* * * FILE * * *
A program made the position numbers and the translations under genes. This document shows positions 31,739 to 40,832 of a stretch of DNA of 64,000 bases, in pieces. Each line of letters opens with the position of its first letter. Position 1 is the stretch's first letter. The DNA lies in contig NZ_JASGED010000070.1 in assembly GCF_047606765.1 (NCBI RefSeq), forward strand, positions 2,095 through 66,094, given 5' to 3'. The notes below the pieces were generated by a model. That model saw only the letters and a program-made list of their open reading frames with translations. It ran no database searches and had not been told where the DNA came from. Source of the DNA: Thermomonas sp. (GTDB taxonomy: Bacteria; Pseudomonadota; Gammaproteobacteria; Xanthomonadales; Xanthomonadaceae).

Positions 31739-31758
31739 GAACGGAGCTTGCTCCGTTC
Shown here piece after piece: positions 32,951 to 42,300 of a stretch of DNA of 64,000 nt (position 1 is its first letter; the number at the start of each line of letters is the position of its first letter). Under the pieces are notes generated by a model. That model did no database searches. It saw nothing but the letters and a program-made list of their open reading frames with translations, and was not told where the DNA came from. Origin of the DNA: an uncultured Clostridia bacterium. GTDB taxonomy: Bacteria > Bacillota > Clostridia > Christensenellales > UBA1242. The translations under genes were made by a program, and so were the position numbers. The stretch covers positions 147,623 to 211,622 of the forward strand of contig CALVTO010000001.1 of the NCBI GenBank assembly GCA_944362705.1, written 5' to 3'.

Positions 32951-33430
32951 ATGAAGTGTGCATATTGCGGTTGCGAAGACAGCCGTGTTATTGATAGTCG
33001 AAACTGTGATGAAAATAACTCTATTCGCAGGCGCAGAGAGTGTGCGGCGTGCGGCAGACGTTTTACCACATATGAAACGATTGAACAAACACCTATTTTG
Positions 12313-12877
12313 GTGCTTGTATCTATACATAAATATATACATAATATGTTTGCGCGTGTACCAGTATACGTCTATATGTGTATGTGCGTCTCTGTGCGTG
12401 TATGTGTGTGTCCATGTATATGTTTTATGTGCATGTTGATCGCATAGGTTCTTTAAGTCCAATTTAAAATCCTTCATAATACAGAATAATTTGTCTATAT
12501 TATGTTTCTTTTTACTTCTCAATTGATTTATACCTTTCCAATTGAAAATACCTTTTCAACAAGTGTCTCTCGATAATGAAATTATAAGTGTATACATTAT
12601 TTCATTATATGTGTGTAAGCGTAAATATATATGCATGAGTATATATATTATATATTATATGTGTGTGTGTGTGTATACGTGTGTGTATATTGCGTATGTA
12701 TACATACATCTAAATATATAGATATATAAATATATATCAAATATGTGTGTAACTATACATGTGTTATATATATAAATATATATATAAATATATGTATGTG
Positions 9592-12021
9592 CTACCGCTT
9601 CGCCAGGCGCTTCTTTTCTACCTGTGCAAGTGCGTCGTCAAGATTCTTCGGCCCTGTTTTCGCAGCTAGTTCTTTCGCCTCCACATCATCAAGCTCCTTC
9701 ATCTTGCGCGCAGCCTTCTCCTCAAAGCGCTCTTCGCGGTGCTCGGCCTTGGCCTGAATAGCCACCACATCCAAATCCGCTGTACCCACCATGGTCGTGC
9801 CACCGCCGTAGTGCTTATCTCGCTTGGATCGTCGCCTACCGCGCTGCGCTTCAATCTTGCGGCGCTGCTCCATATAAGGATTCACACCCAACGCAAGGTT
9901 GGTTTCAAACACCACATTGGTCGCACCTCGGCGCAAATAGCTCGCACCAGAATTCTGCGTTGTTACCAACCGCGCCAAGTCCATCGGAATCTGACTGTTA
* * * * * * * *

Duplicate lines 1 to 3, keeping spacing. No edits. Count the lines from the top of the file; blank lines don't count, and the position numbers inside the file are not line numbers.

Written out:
A program made the position numbers and the translations under genes. This document shows positions 31,739 to 40,832 of a stretch of DNA of 64,000 bases, in pieces. Each line of letters opens with the position of its first letter. Position 1 is the stretch's first letter. The DNA lies in contig NZ_JASGED010000070.1 in assembly GCF_047606765.1 (NCBI RefSeq), forward strand, positions 2,095 through 66,094, given 5' to 3'. The notes below the pieces were generated by a model. That model saw only the letters and a program-made list of their open reading frames with translations. It ran no database searches and had not been told where the DNA came from. Source of the DNA: Thermomonas sp. (GTDB taxonomy: Bacteria; Pseudomonadota; Gammaproteobacteria; Xanthomonadales; Xanthomonadaceae).

Positions 31739-31758
31739 GAACGGAGCTTGCTCCGTTC